In Efling 34934 (<http://groups.yahoo.com/group/elfling/message/
34934>) Helge Fauskanger writes, well, a great deal of more of the
same demonstrations of his inability to read things in context and
report them accurately. I'll assume those reading this list have by
now learned the drill with respect to Helge's rhetorical deficiencies.
But I did want to comment regarding his three "Quenya" sentences:
> _I Elda lende i ciryanna_ "the Elf went to the ship".
> _Andanéya i Naucor hirner malta i orontissen_ "long ago the Dwarves
> found gold
> in the mountains"
> _Cenuval nér nóra i taurello i ostonna_ "You will see a man run from
> the forest
> to the city"
> It is indeed my opinion that these sentences are written in exactly
> the same
> language as Namárie or the Markirya poem, even though these precise
> of words were never recorded by Tolkien himself. We obviously cannot
> ask Tolkien
> whether he would have recognized them as correct Quenya, but we can
> consult his
> writings on Elvish (or at least some of them). If somebody wants to
> argue that
> the sentences above are NOT correct Quenya, I challenge them to
> present evidence
> from Tolkien's writings to demonstrate exactly what is wrong with
_I Elda lende i ciryanna_ "the Elf went to the ship" Here, and in each
of these sentences, the use of the definite article is in precise lock-
step with the English original. Tolkien's Quenya compositions quite
obviously do not, and in fact use it rather less than does English. So
right away these sentences stand out as employing English, not Quenya,
syntax in this regard.
_Andanéya i Naucor hirner malta i orontissen_ "long ago the Dwarves
found gold in the mountains": First, _(i) Naucor_ means "(the) Dwarves
(in general or under discussion)", not "the Dwarves as a people", as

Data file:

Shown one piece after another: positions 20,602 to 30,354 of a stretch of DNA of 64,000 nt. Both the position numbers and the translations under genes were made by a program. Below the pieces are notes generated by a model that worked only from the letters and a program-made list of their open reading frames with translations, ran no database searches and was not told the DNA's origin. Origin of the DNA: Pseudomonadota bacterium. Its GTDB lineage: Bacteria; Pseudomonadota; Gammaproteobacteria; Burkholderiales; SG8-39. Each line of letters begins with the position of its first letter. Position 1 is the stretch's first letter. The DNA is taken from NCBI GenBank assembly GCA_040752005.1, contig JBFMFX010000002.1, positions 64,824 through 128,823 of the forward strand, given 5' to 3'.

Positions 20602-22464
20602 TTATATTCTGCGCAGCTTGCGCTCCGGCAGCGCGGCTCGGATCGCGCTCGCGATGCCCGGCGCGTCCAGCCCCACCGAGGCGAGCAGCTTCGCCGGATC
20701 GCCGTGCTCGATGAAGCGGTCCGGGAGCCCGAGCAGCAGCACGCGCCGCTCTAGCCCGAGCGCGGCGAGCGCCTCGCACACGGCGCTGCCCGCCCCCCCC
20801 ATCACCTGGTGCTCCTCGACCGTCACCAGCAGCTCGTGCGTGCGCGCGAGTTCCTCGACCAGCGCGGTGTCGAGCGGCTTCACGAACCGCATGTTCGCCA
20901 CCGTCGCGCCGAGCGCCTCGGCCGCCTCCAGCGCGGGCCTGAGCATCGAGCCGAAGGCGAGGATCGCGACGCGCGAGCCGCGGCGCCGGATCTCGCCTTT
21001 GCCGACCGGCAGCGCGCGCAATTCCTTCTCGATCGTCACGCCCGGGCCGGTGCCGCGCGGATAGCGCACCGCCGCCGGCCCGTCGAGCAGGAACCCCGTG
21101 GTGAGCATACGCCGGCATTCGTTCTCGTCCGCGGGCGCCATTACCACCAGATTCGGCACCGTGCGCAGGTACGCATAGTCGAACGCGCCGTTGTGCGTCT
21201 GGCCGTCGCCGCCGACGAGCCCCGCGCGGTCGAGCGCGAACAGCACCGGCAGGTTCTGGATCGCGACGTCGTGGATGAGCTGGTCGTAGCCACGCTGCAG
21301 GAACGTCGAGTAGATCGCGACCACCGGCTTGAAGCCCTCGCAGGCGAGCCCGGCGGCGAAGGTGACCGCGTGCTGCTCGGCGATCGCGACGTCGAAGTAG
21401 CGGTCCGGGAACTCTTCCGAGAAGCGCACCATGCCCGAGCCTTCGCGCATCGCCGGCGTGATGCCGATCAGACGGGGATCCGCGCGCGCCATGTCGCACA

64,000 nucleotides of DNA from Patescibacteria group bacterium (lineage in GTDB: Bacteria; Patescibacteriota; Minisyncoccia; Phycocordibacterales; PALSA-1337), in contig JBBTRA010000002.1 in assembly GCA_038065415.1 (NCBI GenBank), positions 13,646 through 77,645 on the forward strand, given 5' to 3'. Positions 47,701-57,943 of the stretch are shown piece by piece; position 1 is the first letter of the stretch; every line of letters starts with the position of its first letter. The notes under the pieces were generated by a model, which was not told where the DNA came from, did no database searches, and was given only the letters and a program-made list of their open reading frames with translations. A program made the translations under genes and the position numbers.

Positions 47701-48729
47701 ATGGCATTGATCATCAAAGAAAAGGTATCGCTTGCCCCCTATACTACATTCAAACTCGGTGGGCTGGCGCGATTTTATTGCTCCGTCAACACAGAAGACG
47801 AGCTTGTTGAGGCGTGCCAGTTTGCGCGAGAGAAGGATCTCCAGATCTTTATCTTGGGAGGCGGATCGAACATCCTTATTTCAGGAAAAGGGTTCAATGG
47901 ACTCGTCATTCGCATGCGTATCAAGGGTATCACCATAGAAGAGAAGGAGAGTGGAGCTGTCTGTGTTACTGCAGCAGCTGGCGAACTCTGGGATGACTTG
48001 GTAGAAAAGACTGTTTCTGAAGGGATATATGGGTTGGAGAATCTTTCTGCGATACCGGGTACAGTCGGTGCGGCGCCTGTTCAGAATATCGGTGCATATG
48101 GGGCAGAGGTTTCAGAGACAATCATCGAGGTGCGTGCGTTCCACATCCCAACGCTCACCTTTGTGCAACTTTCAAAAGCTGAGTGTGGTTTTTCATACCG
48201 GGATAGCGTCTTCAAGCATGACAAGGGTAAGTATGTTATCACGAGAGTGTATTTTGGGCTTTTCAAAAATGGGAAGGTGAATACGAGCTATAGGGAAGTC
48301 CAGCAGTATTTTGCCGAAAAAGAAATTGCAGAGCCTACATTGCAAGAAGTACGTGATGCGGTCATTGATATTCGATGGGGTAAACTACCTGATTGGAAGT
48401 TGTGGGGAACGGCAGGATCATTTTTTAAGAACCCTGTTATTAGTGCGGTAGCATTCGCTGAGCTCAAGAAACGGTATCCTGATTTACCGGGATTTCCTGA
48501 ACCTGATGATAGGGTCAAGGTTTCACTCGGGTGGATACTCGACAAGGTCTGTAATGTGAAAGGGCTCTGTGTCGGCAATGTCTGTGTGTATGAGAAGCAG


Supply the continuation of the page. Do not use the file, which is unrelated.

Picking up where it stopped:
required by this context. So instead this should be the collective
_Naukalie_, and the indiscriminate use of _Naucor_ here marks this
sentence as derived from English. Second, so far as I can recall, the
locative case always indicates "at" or "on" (even in Tolkien's
translation where English idiom uses "in", the sense is not "inside",
but "upon": e.g. _súmaryasse_ "in her (the ship's) bosom" does not
mean _inside_ the ship, but _on_ it;* while _ear-kelumessen_ does not
me _inside_, i.e. _immersed in_, the flowing sea, but _upon_ it).
Instead, "inside" or "within" is always expressed prepositionally,
most often with _mi_.** That's the sense here, and so by this alone
this translation is indeed recognizable as most likely incorrect
Quenya. (I would also ask why _hir-_ should form its past-tense with _-
ne_, and not as a strong past (*_híre_)? KHIR- to all appearances is a
basic verb. Further, why not _tuv-_, which in its actual attested use
seems closer in meaning than the actual attested use of _hir-_?)
* Note that this expression is very likely derived from _Beowulf_,
line 35: "_on bearm scipes_", where the idiom is literally "_on_ (the)
bosom of (the) ship". Even today, though modern English idiom now
requires "_in_ one's bosom", when we say it we do not necessarily mean
_inside_ one's bosom, or else every baby "in its mother's bosom" would
be physically inside its mother's chest!.
** The one possible counterexample, _símaryassen_ 'in their
imaginations' notably refers to a non-physical entity, not to a
physical location, and so despite the fact that the English idiom
requires 'in' for a natural gloss, this does not necessarily indicate
that the Elvish idiom had the same physical interiority as the
English; it might well be literally rendered as '(up)on' their
imaginations. Note English "on my mind" of what is occupying (residing
in) one's thoughts.
_Cenuval nér nóra i taurello i ostonna_ "You will see a man run from
the forest to the city". I note that with the exception of first
person sg. _-n_ there are _no_ examples of shortened pronominal
endings being attached to future-tense verbs (instead we have _-lye_,
_-nte_); so _cenuval_ here sticks out as quite possibly incorrect.
So in fact all of these sentences betray their inauthentic nature, and
their actual origins in English idiom and syntax, rather than
reflecting actual Quenya as actually attested and as actually
conceived of by Tolkien.
-- Carl F. Hostetter